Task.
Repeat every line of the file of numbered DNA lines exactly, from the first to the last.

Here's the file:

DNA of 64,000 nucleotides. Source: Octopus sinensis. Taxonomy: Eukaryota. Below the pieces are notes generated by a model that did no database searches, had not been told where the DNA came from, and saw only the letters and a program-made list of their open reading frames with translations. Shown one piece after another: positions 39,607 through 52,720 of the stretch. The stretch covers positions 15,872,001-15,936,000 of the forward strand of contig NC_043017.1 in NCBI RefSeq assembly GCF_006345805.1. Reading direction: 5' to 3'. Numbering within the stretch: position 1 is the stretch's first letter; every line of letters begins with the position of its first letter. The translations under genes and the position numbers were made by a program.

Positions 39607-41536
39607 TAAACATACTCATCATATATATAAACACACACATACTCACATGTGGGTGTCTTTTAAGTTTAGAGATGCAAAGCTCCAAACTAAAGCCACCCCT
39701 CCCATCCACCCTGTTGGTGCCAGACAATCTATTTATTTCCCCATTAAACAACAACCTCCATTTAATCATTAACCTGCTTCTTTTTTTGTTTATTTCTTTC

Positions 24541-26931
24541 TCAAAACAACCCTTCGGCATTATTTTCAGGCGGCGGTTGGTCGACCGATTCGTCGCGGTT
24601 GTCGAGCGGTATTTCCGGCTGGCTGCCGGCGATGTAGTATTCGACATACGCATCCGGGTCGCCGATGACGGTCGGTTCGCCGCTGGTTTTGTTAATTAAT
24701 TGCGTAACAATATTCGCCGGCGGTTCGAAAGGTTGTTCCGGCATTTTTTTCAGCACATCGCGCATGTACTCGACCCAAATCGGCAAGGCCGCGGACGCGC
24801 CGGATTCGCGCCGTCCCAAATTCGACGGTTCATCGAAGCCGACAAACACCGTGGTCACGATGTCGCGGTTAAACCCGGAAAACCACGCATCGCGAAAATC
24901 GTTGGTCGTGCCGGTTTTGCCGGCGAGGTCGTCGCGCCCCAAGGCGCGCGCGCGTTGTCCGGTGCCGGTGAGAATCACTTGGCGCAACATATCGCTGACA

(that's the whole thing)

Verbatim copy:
DNA of 64,000 nucleotides. Source: Octopus sinensis. Taxonomy: Eukaryota. Below the pieces are notes generated by a model that did no database searches, had not been told where the DNA came from, and saw only the letters and a program-made list of their open reading frames with translations. Shown one piece after another: positions 39,607 through 52,720 of the stretch. The stretch covers positions 15,872,001-15,936,000 of the forward strand of contig NC_043017.1 in NCBI RefSeq assembly GCF_006345805.1. Reading direction: 5' to 3'. Numbering within the stretch: position 1 is the stretch's first letter; every line of letters begins with the position of its first letter. The translations under genes and the position numbers were made by a program.

Positions 39607-41536
39607 TAAACATACTCATCATATATATAAACACACACATACTCACATGTGGGTGTCTTTTAAGTTTAGAGATGCAAAGCTCCAAACTAAAGCCACCCCT
39701 CCCATCCACCCTGTTGGTGCCAGACAATCTATTTATTTCCCCATTAAACAACAACCTCCATTTAATCATTAACCTGCTTCTTTTTTTGTTTATTTCTTTC

Positions 24541-26931
24541 TCAAAACAACCCTTCGGCATTATTTTCAGGCGGCGGTTGGTCGACCGATTCGTCGCGGTT
24601 GTCGAGCGGTATTTCCGGCTGGCTGCCGGCGATGTAGTATTCGACATACGCATCCGGGTCGCCGATGACGGTCGGTTCGCCGCTGGTTTTGTTAATTAAT
24701 TGCGTAACAATATTCGCCGGCGGTTCGAAAGGTTGTTCCGGCATTTTTTTCAGCACATCGCGCATGTACTCGACCCAAATCGGCAAGGCCGCGGACGCGC
24801 CGGATTCGCGCCGTCCCAAATTCGACGGTTCATCGAAGCCGACAAACACCGTGGTCACGATGTCGCGGTTAAACCCGGAAAACCACGCATCGCGAAAATC
24901 GTTGGTCGTGCCGGTTTTGCCGGCGAGGTCGTCGCGCCCCAAGGCGCGCGCGCGTTGTCCGGTGCCGGTGAGAATCACTTGGCGCAACATATCGCTGACA